And, I am sick and tired of listening to people tear religion apart. Immediately after the attack on the offices of Charlie Hebdo,  FB posts purported the trite and cliche statement, “I dislike religion.” So, on Saturday, I posted “I think people who say they dislike religion are silly.” It wasn’t the adjective I wanted to use. I wanted to say “ignorant.” Just as you are entitled to tell me you have a blanket dislike of religion, I am entitled to say your words are ignorant. As I asked someone, “how much do you know about Zoroastrianism, for example?” Attended two Bahai ceremonies and just didn’t like the buffet selections? That makes sense.

The same night of this FB exchange, I had dinner with a friend and her husband, who is Pakistani and comes from a Muslim household. Though he is now an atheist, he said, “who am I to say religion is bad or stupid? If someone has cancer and his faith helps him to get out of bed and keep going every day, well, that’s a good thing.” I thought that was one of the most profound things I’ve heard in a discussion about faith. A Catholic Buddhist and a former Muslim now atheist – totally different faith structures, parallel thinking.

And there is parallel thinking with all the terrorists groups. It’s not religion that unites them, it’s a desire, almost a thirst, to commit acts of terrorism. Sure, there are excuses about the men and women who join these terrorist organizations having felt like lepers in their pre-terrorist lives – cast out of society. They felt they didn’t belong and then someone came along and said, “you can have a family with us.” Oh, poor little terrorists didn’t get picked to play Four Square in 4th grade, so let’s kidnap, rape, murder, and humiliate others. How sad. This is age-old, mafioso stuff, but, again, it’s not religion that unites them. It’s a desire to destroy and to kill to attain power – that’s not “religious.” That’s a sickness in the soul.

What is the answer to combat the terrorist groups? Like many, the temptation to limit free speech seems plausible to me, until we remember that free speech really oughten have limitations because then it’s not exactly “free,” is it? Bit like a free ticket to the movies that you can only use to see bile-inducing Twilight movies. Also using violence to combat violence didn’t seem to work out well in most cases (“An eye for an eye will make the world go blind” Gandhi’s pointed that out a bit more eloquently). The truly important thing to remember about eradicating terrorism is…that we cannot.

There will always be nutjobs. Some of them are violent with weapons and some of them are violent with words. These people will always find each other (just look at Congress). I’ve found, there is one solution to this problem that will work. It will work if your life is in danger, it will work if someone you love is killed. It will work when your country is attacked, it will work when your country is attacking.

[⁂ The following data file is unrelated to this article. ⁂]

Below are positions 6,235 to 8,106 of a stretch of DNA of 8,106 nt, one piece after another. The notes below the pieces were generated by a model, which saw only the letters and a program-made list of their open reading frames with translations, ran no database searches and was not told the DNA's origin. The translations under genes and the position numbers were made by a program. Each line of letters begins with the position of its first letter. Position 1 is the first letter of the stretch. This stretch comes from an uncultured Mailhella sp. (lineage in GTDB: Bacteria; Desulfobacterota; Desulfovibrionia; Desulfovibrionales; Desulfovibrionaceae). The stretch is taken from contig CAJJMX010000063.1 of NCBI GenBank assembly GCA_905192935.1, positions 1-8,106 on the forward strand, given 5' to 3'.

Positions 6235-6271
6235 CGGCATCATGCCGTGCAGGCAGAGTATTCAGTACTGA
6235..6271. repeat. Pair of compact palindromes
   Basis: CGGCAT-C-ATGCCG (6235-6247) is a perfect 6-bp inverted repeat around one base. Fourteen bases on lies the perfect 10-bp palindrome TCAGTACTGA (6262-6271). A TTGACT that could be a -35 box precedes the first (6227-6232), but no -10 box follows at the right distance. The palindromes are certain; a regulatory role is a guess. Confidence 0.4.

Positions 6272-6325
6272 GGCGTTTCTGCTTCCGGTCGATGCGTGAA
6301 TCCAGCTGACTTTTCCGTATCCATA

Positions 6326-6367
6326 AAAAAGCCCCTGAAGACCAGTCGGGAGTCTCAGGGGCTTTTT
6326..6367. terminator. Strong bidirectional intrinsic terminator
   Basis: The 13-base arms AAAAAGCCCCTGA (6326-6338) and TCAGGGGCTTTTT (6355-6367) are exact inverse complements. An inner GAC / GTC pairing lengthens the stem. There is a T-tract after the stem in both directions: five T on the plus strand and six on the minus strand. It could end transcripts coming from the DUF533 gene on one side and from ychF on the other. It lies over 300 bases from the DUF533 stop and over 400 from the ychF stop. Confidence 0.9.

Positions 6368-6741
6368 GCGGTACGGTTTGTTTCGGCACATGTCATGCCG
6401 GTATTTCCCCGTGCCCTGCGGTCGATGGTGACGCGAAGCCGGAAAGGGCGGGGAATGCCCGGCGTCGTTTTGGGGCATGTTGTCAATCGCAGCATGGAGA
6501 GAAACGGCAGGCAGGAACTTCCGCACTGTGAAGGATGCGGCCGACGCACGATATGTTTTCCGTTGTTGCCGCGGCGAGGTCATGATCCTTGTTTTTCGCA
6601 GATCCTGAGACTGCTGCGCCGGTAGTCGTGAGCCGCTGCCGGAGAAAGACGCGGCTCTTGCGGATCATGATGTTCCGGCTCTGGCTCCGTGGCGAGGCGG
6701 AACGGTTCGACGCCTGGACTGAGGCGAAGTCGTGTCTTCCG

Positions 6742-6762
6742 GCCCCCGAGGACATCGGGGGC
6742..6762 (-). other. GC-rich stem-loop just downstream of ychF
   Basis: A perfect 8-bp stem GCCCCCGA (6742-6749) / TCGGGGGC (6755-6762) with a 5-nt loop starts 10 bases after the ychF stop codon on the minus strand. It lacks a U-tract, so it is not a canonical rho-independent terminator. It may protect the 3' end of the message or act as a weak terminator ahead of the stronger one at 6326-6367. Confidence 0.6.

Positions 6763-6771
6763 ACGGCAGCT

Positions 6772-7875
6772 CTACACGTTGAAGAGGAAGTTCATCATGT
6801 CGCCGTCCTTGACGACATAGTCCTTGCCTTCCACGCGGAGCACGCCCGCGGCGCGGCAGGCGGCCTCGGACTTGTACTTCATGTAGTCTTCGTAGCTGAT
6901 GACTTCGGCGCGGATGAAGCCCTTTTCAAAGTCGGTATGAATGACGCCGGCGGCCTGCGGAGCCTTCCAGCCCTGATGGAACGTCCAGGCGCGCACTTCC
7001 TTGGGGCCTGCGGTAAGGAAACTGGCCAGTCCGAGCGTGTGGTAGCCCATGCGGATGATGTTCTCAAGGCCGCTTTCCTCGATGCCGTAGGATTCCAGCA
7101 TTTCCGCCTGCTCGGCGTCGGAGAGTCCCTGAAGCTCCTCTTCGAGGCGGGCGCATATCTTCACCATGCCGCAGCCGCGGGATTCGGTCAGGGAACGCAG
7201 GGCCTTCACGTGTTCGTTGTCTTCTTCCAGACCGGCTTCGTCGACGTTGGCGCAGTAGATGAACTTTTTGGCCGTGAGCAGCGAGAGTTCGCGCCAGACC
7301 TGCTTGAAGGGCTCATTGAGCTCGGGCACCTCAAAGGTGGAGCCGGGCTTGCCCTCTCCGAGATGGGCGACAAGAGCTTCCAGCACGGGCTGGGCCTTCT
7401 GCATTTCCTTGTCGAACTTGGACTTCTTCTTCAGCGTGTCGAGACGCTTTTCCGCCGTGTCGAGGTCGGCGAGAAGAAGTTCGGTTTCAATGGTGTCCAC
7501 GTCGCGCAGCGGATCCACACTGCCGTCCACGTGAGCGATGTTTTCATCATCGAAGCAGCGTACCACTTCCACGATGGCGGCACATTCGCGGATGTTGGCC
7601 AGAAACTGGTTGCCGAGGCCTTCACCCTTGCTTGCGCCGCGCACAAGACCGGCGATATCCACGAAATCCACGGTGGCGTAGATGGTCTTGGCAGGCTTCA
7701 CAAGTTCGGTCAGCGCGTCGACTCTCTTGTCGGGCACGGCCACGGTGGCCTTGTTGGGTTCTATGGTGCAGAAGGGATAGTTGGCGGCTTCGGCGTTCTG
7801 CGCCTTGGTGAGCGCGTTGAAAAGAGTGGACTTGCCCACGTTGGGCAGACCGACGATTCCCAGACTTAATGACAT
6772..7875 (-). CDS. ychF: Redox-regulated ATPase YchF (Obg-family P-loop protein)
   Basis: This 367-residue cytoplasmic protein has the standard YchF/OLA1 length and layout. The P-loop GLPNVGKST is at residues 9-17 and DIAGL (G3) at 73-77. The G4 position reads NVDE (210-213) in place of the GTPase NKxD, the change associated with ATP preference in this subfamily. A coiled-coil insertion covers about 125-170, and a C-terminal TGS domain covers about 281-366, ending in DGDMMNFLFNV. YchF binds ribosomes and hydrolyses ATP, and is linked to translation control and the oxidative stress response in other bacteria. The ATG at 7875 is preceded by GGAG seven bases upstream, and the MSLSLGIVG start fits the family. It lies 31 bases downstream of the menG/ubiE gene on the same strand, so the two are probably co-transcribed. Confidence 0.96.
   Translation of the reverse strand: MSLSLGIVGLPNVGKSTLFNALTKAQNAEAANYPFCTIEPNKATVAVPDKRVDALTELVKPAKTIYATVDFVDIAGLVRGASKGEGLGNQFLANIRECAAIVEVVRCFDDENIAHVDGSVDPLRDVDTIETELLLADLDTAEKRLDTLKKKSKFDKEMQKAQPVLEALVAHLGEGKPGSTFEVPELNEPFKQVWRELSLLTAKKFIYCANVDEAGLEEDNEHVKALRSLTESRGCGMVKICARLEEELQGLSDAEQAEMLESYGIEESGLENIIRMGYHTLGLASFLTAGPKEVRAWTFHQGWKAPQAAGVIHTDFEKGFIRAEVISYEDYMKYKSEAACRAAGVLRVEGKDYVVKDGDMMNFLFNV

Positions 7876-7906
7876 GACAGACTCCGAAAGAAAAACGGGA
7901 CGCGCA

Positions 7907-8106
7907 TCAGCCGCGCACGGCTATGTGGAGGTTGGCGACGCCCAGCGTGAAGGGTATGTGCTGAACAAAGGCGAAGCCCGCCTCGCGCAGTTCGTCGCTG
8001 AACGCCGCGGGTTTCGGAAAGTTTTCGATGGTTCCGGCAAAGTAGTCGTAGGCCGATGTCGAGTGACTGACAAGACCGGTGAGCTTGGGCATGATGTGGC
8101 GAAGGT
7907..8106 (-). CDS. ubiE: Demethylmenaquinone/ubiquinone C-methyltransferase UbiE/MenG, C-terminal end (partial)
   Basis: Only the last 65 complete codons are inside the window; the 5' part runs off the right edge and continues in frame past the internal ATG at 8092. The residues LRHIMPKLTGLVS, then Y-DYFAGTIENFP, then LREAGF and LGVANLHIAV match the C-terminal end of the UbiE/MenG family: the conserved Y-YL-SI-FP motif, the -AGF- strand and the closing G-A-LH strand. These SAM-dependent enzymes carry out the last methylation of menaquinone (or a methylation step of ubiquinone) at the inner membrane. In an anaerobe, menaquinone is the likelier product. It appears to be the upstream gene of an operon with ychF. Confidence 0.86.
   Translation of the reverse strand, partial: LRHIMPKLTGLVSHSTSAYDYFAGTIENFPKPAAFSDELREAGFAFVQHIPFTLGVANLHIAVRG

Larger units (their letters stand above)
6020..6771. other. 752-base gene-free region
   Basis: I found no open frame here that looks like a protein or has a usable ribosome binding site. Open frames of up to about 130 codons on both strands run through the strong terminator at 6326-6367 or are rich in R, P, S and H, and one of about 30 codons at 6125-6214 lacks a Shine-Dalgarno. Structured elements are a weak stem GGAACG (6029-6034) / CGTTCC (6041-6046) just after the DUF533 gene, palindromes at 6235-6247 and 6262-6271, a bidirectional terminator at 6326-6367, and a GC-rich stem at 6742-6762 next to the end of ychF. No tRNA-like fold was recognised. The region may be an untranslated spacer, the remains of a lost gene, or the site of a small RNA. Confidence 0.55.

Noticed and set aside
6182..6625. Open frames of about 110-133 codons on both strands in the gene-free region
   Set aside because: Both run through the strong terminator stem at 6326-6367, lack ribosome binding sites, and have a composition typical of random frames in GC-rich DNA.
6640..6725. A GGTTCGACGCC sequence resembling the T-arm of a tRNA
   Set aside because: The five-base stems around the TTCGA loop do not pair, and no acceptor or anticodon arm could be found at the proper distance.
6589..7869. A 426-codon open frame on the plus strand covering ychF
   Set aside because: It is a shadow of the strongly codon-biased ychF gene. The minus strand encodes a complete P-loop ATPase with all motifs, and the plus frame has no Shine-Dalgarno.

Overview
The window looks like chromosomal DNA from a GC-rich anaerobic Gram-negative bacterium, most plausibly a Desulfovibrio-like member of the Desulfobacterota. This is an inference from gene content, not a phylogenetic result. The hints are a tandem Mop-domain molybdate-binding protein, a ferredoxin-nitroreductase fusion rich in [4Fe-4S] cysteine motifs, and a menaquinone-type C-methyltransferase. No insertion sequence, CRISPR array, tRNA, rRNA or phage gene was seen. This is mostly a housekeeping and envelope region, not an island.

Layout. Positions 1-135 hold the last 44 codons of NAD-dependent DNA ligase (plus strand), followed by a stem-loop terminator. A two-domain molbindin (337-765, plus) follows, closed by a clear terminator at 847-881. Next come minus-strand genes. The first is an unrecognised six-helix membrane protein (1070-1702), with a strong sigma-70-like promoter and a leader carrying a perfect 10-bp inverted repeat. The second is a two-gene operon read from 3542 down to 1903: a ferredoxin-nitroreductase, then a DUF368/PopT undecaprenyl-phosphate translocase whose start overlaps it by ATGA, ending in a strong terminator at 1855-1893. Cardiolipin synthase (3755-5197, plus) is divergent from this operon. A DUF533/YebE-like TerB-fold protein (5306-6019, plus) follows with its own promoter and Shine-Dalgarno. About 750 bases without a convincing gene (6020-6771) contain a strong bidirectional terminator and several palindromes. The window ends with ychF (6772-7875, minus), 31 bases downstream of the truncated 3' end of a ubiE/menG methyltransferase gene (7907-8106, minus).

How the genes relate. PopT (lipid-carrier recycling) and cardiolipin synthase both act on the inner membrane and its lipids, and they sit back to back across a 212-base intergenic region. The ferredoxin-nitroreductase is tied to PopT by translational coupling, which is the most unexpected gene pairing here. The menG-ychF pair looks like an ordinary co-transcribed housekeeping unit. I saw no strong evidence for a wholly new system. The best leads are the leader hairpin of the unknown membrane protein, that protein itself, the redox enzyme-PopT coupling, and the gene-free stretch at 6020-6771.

It goes like this:

Yes, when this flesh and heart shall fail,
And mortal life shall cease;
I shall profess, within the veil,
A life of joy and peace.

It is the hidden verse of Amazing Grace. It says that we have done our best, we were committed to sucking the marrow out of life, and we used our lives to spread principles like tolerance, kindness, and acceptance. We take our lives not for granted, but for the gift that they were at birth and can be until we die. And there are those unique cases, like those who worked in the office at Charlie Hebdo in Paris, whose lives are gifts even after they die.

Amazing Grace – how sweet the sound.

Apples and faith

How very Swiss the sermon was on Christmas eve/day. “Brothers and sisters in Christ, faith is like an apple.”

Father Luzzatto’s sermon was powerful, as is usually the case when someone stands at the pulpit at Franziskanerkirche. Apples and candles adorned our Christmas trees in my loving, liberal, Luzern church.

Ah, the apple. We love our apples here: raw, cinnamon-dusted, on a train, in a car, while walking. We love apples. There are well over 7,000 varieties of apples. Some are sweet and others are almost sour.  Certain “perfect” apples appear absolutely blemish-less, whilst others are picked from a tree and might have not only bruises, but possibly a plump worm hiding within. Apples used to be a sign of wealth. Countries have their own national favorites. It’s easily one of the top 3 most consumed fruits. Even Switzerland’s hero Wilhelm Tell was linked with the apple, which demonstrated his bravery, accuracy, and resilience under pressure (three rather important universal strengths).

But, the apple’s also an apt metaphor for faith.

There’s a small layer of a “shell” protecting it as it grows, matures, and thrives. Once past the fragile, but firm, exterior, one reaches the sought-after flesh. Interestingly enough, the true legacy each apple holds is far from that which is immediately seen or tasted. Buried underneath the peel, past the yummy inside, there it is: the core. We say, “das Kernhaus eines Apfels” in German. The core of each apple has the potential to bring literal life.